Sounding Board: Early engagement key to meaningful relationships with plan members

Retirement is an important milestone. In the pension industry, we understand that active planning is critical to members meeting their goals and being able to enjoy the lifestyle they want in retirement. We also know the reality is most don’t start planning or even thinking about retirement until it’s literally around the corner.

Why? When members are in their 30s and 40s, retirement still seems far away and they have other pressing priorities, such as raising children and saving for their education, buying a house, making mortgage payments and taking vacations.

The challenge for pension plan administrators is how to actively engage members in retirement planning early on and maintain their interest throughout their membership.

It’s critical that pension plans make member engagement a priority early in the process. If we don’t, we lose out on the opportunity to create a meaningful relationship and help members understand the important role their pension plays in their overall retirement and financial plan. This is particularly important when they face pension decisions early on — such as whether to transfer entitlements from another plan or contribute during a leave — that compete with other financial priorities.

Engagement starts with a positive client experience

When the Ontario Pension Board launched advisory services for our members in 2014, the main driver was the realization that most members lacked the pension and financial literacy they needed to make sound pension decisions. We realized members often don’t know what questions to ask or when they should be asking them because they don’t fully understand how a pension decision or opportunity can affect their financial future. That’s why we offer our members access to in-house certified financial planners. The idea is to help them navigate those key pension decisions and understand how they fit into their broader financial plan.

Read: Sounding Board: How the Ontario Pension Board delivers advisory services

Over the past two years, advisors have met with thousands of members to help them navigate key pension decisions. The interactions have highlighted a broader educational opportunity: to help members build overall financial literacy.

Evolving member education

We also believe proactive education and communication are key elements to engaging members in their retirement planning process as soon as they join the plan. Examples of approaches that have helped engage members include welcome calls and advisory workshops. Welcome calls allow us to start the conversation early on and provide an the opportunity to educate members about the value of their pension, as well as discuss key time-sensitive decisions they need to make. The calls also offer an opportunity to introduce the advisory services so members know about the assistance that’s available to them.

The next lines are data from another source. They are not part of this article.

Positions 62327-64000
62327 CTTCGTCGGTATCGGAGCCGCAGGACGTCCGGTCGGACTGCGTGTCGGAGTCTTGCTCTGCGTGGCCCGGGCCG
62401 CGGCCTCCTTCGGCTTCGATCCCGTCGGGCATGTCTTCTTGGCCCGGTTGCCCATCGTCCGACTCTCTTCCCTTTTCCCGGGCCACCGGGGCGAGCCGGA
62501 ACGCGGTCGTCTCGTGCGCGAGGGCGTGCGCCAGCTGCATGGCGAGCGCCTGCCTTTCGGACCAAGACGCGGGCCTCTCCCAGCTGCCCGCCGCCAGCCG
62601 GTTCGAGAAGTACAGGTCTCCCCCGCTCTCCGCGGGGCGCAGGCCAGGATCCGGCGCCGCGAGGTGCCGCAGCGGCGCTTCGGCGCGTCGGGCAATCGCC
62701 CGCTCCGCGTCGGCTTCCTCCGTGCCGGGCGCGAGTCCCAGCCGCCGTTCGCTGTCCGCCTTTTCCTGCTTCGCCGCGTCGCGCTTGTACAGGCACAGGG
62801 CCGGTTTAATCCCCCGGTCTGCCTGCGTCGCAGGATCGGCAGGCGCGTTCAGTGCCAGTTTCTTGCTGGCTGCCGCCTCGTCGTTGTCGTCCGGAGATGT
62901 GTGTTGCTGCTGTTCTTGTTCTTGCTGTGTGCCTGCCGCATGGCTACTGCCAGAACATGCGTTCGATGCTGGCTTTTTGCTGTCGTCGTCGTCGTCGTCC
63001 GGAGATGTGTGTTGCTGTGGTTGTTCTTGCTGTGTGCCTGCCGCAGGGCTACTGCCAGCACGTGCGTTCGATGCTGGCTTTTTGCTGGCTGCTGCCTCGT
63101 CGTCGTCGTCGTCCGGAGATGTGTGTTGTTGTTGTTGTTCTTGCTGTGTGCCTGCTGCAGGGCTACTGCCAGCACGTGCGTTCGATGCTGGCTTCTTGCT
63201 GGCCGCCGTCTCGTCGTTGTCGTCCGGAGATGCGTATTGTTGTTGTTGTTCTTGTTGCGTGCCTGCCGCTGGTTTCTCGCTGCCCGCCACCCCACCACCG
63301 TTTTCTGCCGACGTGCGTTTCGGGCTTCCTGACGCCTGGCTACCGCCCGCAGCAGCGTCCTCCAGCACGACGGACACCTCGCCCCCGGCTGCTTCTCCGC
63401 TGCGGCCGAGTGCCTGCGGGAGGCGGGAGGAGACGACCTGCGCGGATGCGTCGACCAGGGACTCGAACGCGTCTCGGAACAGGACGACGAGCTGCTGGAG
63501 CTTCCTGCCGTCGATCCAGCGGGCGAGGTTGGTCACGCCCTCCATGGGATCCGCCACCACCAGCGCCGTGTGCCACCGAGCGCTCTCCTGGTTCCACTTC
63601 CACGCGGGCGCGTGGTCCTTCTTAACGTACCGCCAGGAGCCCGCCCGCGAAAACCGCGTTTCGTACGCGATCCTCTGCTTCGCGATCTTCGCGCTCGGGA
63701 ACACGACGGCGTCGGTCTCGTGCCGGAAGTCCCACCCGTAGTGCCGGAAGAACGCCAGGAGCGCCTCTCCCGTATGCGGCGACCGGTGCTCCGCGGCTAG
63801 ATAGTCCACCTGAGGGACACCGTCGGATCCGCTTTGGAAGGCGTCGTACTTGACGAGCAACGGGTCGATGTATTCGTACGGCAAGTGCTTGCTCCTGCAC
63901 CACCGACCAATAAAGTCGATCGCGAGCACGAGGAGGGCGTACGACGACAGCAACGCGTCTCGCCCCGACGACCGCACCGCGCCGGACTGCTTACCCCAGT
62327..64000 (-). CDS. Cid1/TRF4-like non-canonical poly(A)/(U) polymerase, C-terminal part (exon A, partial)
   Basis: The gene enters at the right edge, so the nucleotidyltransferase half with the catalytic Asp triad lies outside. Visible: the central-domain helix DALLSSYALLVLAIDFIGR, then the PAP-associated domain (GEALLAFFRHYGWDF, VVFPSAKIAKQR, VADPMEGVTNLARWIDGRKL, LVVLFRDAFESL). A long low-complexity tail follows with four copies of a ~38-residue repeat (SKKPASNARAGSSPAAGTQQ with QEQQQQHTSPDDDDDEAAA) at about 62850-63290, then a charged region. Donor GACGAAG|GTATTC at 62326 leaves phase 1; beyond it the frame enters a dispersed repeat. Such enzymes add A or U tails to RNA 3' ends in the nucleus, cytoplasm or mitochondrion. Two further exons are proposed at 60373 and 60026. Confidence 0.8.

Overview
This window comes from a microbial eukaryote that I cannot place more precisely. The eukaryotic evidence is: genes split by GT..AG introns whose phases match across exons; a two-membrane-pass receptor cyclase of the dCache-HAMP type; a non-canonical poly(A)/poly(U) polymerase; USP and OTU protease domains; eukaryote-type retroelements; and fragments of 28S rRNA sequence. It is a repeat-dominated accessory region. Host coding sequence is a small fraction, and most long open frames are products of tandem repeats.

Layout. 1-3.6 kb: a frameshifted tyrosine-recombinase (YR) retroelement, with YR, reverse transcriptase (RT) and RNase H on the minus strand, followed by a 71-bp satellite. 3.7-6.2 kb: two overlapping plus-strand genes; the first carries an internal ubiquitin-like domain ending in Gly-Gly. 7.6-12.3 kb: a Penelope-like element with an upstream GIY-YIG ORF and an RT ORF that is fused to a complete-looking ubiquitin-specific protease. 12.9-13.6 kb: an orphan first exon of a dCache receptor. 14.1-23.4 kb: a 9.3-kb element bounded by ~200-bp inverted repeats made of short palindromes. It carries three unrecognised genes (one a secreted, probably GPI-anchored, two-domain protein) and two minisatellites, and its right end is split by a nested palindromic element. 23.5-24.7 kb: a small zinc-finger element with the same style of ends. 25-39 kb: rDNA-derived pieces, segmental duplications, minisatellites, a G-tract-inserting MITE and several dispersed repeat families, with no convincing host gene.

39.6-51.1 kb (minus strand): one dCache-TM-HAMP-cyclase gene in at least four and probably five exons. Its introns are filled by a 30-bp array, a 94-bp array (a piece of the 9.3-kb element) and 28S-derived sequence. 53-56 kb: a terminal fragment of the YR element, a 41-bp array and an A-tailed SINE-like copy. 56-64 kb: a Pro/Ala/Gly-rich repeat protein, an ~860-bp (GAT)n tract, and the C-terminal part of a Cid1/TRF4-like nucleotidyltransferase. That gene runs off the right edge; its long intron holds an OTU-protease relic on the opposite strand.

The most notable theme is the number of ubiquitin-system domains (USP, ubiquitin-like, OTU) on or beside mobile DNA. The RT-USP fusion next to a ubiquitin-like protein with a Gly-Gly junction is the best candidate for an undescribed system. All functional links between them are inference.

Read: Sounding Board: Ontario Pension Board makes the case for asset pooling

In addition to one-on-one advisory services, we also offer ongoing education workshops for members with tailored content geared towards those in their early, mid or late careers. The sessions help strengthen members’ knowledge of retirement and financial planning and their understanding of how the pension fits into their overall financial plan and can reinforce the impact of delaying retirement savings. The information is particularly important for younger members who often have competing financial priorities early in their careers. One of the most effective elements of the workshops is the roundtable discussions with the advisors and other members.

In the end, the goal is to help members understand that they’re planning for their retirement, whether they realize it or not, and that active planning is the best approach to helping them meet their objectives.

The Ontario Pension Board’s approach to member engagement includes:

  • Implementing a member education strategy: Helping members understand the value of their pension and how it fits into their overall financial plan.
  • Welcoming member feedback: Whether it’s negative or positive, feedback provides a great opportunity to improve the member experience.
  • Tailoring the message: With members at various stages in their careers, tailoring content, services and tools to address their current life stage helps ensure the message resonates.
  • Helping them plan: Online tools, like the retirement planner, help members assess how they’re tracking against their retirement goals and draw them back for future advice.
  • Offering access to in-house certified financial planners: Advisors have the pension and financial planning expertise to help members make sound pension decisions.

In an increasingly digital world, members have come to expect self-service and online tools, the challenge is how to offer them in a way that encourages the conversation instead of shutting it down before it starts. The goal is to provide members with access to online planning tools and encourage them to come back to discuss the results. We’ve made that easy by allowing them to book a one-on-one session with our advisors from the same secure site where they use the tools.

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Engaging with members throughout their career not only allows them to be better informed and educated about their pension, but it helps protect their financial security.

Members have responded very well to both the advisory services and the education sessions. We’ve found that when members feel they’ve gained valuable insights about their pension and personal financial situation, they’ll turn to us again the next time they’re facing a decision.

Peter Shena is executive vice-president and chief pension officer at the Ontario Pension Board.